7. My ability, and at times willingness, to engage in these endless debates is finite. So I will be brief and move on to other things. We are not going to agree in regards to the the Apocryphal books which were never accepted by the Jews as authoritative. Tose were written during the "silent years" wen there was no authorized prophet on the earth and for all practical purposes God did not direct or commanded anyone to write those things. They are 100% the work of men. The early Church rejected them and later the Reformers followed suit. Beyond that, you can allude to anything you want; private interpretations, extrapolations, feeling, desires or lack of apparent "harm" to support your desire and practice to pray for the dead. But if we are to be intellectually honest, you would have to admit that within the 39 books of the Bible, there is no theological support for such practice. I pointed to passages in the bible wen certain people did something they "though/believe" was right or appropriate, given the circumstances. And God thought otherwise and His response to the violation of His prescribed order of worship was swift, punitive which made that patently clear. That is undeniable. But feel free to do as you please.
  8. If you can't see the difference I can't help you. We know that we are commanded to participate in the ordinance for our dead kindred. But its effect beyond the veil are dependent on God's will and that or the deceased. Our insight into that process is very limited. We participate in the ordinance out of love and obedience rather than theological certainty. Again, we are NOT commanded to pray for the dead anywhere in scripture and such practice does not appear until the 4th century AD.
  9. Again, the point I have labored to make is that every current heresy in Christianity is a departure from scriptural orthodoxly and revelation. They are ALL the result of personal belief, erroneous interpretation of the scriptures and/or infusion of pagan practice into the Christian realm. I have made reference to scriptural passages where God makes a clear statement of rejection to a certain practice or event that attempted to change or corrupt the prescribed order. Again and again, people refer to their feelings, beliefs and skewed scripture interpretation to support their position. The experience of Pentecost in Acts refers to a foreign language. Others in the room (who came from other lands and spoke other than Aramaic or Hebrew) could understand the Galileans, in their own language. Noting like that happens today. The current "speaking in tongues" is just gibberish, not an actual intelligible language that anybody can understand. No way of knowing whether a satanic manifestation or an emotionally driven mimicking behavior.
  10. Rather circular and skewed, as logic is concerned. Christ and our Heavenly Father are not dead. But again, feel free to do as you please. Everybody alludes to "logic" and history. I remain firm in my point. It is not supported in scripture, from the LDS standpoint.
  11. Talk about ill-informed Catholic. The prayer for the dead a well established Catholics dogma: What exactly is purgatory? The Catechism says, “All who die in God’s grace and friendship, but still imperfectly purified, are indeed assured of their eternal salvation; but after death they undergo purification, so as to achieve the holiness necessary to enter the joy of heaven. The Church gives the name Purgatory to this final purification” (1030–1031). That’s precisely why you pray and offer Masses for those in purgatory. As Catholic scripture claims, your intercession helps them: “For it is . . . a holy and wholesome thought to pray for the dead, that they may be loosed from sins” (2 Maccabees 12:46, Douay).PT Again, that is outside LDS theology (wich was my only point of argument) and is NOT supported by scripture, from where I stand.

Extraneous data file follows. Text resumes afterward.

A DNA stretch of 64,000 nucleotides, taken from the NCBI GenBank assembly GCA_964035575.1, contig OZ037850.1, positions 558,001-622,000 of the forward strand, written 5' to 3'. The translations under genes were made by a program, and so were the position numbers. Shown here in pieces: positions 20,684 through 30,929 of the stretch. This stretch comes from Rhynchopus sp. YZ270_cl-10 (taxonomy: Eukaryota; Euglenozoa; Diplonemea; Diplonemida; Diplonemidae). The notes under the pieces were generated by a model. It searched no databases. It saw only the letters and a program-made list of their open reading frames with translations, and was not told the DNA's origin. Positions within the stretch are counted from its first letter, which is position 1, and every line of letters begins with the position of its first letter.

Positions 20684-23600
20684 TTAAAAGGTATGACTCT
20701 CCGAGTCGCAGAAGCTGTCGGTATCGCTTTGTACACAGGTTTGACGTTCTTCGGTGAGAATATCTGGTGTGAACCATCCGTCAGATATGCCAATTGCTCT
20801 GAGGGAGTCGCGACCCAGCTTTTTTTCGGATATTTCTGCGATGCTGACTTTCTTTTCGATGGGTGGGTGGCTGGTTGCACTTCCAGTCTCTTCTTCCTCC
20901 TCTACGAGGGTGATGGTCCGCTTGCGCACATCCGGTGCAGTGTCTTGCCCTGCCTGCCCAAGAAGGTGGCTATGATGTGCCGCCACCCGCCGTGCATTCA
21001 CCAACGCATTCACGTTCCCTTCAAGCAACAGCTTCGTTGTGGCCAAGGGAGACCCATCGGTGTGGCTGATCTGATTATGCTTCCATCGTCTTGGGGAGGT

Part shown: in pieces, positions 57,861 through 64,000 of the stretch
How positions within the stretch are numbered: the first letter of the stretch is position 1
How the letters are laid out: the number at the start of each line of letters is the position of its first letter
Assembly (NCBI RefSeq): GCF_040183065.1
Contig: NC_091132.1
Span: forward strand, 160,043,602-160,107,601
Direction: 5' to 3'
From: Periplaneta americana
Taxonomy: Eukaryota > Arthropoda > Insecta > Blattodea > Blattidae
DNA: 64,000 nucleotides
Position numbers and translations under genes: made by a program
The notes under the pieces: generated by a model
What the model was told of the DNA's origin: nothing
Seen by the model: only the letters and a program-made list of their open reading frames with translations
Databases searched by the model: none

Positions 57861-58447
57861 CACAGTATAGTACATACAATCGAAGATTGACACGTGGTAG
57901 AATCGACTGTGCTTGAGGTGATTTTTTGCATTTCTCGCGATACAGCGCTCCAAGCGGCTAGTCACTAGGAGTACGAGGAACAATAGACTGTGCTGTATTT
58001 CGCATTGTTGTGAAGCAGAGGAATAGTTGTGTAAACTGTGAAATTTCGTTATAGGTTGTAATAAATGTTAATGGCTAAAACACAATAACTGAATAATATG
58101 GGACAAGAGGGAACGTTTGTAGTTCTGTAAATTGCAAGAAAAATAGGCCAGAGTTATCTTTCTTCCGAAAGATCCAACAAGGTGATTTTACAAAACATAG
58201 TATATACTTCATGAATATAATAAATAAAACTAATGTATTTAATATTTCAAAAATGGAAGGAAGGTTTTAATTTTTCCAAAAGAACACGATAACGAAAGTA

12. The second Commandment forbids worship of man-made things that represent false gods. We usually think of “graven images” as idols, but we can make idols of anything we place before God. This Commandment teaches that nothing should take the place of the personal presence of the Invisible God. I fail to see how you can draw such conclusion that it would be OK to pray for the dead.
  13. I really take no issue with what people do, in general. The prayers for the dead is a very old heresy imported from pagan religions (just like most of them that have made their way into Christianity) and is still around. Christ never prayed for the dead. He did pray and clarified in the prayer that His promises to His disciples extended also to future believers (John 17:20) and that was God's will. You seem to be willing to stretch the scripture to give cover to a practice that has NO biblical support. That that was my point fr om the very first post. Again, people are free to do as they please.
  14. Discerning the truth is part of the work and ministry of the Holy Spirit. So, regardless of the source, you are entitled to personal insights, guided by the Spirit and also your diligent search of the scriptures. You do not need counsel from anybody as a personal decision when you have access to the God of the universe, our Father in Heaven, to guide you in the process! There is no human wisdom that can surpass the wisdom of God: "According as his divine power hath given unto us all things that pertain unto life and godliness, through the knowledge of him that hath called us to glory and virtue..." 2 Pet. 1:3
  15. I am also a convert and share in some of your experiences. In addition, we should remember that not everything that comes our of the mouth of man, whether a prophet or GA, is actually revelation. They are, after all, human, fallen and fallible being, just like the rest of us. Joseph made plenty of mistakes as a man, but the doctrine of the Kingdom was without error. It is hard for us at times to see the difference.
  • Create New...